Now with my second child, I knew what to expect and went into the process with my eyes open and a wealth of experience to face the challenges - an another child to tend to too. With my much smaller baby of 7lbs 13 oz, I found breastfeeding second time round much easier, especially as I had a VBAC. I still had an episiotomy infection, mastitis, thrush and engorgement and needed medication for some of it but I didn't carry the anxieties from first time round. My boy was a voracious feeder - every 1hour and a half for 20 mins day and night but with a 3 1/2 year old daughter to contend with, we just got on with it. I was far more mobile and physically capable so I would breastfeed anywhere - be it at the kitchen table spoon feeding my daughter breakfast or by the river where we played! I did still need help though but when I had any concerns, I would seek advice from my local online breastfeeding support group who were absolutely brilliant. Thankfully I didn't have to worry about tongue tie or reflux but I know of many who did.
So if you are entering motherhood for the first time, this story is not meant to scare you. My pregnancy, birth and breastfeeding story was one filled with many challenges that not everyone faces - I'm probably one of the minority in that respect. I hear of so many wonderful stories from a multitude of women describing a more relaxed, easygoing and pleasant experience! You never know what hand you'll be dealt but please take away this one message : breastfeeding support is out there for you to access and if you first don't get the right person or support you need, try again and try someone else. It's very rare that a mother can't breastfeed so if you're experiencing problems or need support emotionally or practically, find someone who can offer the right advice. Statistics show that without the right support, new mothers stop breastfeeding sooner than they hoped. Please don't fall into that category - use these links to find your local support network - whether that's online or over the phone, a local breastfeeding support group or one-one help.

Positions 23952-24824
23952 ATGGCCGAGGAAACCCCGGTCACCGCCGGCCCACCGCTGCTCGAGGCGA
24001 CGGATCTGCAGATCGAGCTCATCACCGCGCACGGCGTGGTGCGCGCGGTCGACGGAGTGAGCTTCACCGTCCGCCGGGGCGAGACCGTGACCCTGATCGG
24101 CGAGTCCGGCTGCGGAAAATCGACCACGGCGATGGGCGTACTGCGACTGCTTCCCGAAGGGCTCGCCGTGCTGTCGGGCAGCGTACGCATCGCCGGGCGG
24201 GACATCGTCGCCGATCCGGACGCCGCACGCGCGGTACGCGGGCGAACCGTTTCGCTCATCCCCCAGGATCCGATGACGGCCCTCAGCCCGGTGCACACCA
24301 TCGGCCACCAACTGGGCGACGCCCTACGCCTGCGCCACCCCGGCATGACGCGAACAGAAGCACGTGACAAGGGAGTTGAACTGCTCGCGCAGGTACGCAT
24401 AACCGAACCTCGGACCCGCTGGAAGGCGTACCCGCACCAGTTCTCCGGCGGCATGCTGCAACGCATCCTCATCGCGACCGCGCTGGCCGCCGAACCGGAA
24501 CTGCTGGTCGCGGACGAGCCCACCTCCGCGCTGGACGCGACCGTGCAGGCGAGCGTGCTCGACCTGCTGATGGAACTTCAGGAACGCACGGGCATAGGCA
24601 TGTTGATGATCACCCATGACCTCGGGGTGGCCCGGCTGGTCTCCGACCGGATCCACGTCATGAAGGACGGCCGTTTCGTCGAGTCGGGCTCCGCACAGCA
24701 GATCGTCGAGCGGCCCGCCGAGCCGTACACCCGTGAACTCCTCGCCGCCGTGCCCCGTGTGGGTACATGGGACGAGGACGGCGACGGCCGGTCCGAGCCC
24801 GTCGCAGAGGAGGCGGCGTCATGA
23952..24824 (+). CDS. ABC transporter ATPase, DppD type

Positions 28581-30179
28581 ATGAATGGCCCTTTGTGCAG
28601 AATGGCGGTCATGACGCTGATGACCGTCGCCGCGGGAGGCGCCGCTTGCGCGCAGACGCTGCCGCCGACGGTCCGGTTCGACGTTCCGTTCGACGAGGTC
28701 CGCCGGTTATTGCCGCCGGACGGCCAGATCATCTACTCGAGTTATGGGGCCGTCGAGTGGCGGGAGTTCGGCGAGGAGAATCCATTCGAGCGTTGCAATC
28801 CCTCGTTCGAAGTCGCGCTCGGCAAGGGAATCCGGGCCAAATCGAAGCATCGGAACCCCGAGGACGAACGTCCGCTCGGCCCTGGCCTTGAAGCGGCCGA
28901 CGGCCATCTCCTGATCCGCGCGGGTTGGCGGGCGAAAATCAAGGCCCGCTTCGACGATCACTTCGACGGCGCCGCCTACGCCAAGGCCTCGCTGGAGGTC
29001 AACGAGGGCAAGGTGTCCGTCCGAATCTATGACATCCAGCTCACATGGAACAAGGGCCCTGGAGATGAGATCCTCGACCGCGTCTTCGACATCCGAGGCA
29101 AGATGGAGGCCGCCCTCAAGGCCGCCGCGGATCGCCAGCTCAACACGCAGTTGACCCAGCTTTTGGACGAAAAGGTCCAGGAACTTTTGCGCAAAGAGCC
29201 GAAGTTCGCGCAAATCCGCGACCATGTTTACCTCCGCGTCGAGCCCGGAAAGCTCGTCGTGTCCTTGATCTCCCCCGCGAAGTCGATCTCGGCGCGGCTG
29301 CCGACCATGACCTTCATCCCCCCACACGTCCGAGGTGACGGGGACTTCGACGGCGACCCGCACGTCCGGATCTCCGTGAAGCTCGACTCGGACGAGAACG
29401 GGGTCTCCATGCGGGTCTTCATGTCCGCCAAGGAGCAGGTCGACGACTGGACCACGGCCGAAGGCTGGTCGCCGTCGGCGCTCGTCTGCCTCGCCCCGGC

Here are some links for breastfeeding support plus you'll find plenty more helpful breastfeeding guides on our blog.
And if you just want to concentrate on feeding baby, may I suggest you consider treating yourself to some nursingwear? They are such a no brainer to grab from the wardrobe in the morning, they look equally great paired with ripped jeans and converse or sandals with a pair of super comfy genie trousers or skirt! Even better, the breastfeeding sleepwear range is just lush and so so practical. I can't tell you how much easier they made my life! As they are so flattering to the mum tum (and any other weight gain) I felt confident and able to enjoy myself, letting the baby weight drop naturally. They're also super comfy and so easy to breastfeed in wherever & whenever! And don't you deserve it after all that work bringing new life into this world?!?!